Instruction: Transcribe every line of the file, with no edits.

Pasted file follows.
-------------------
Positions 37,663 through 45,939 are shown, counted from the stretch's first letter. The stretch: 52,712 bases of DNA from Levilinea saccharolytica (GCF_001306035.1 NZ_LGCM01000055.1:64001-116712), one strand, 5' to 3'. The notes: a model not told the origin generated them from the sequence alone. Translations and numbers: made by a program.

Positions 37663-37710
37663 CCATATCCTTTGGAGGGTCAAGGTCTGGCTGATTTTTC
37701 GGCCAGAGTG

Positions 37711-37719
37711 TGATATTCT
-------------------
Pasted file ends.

Positions 37,663 through 45,939 are shown, counted from the stretch's first letter. The stretch: 52,712 bases of DNA from Levilinea saccharolytica (GCF_001306035.1 NZ_LGCM01000055.1:64001-116712), one strand, 5' to 3'. The notes: a model not told the origin generated them from the sequence alone. Translations and numbers: made by a program.

Positions 37663-37710
37663 CCATATCCTTTGGAGGGTCAAGGTCTGGCTGATTTTTC
37701 GGCCAGAGTG

Positions 37711-37719
37711 TGATATTCT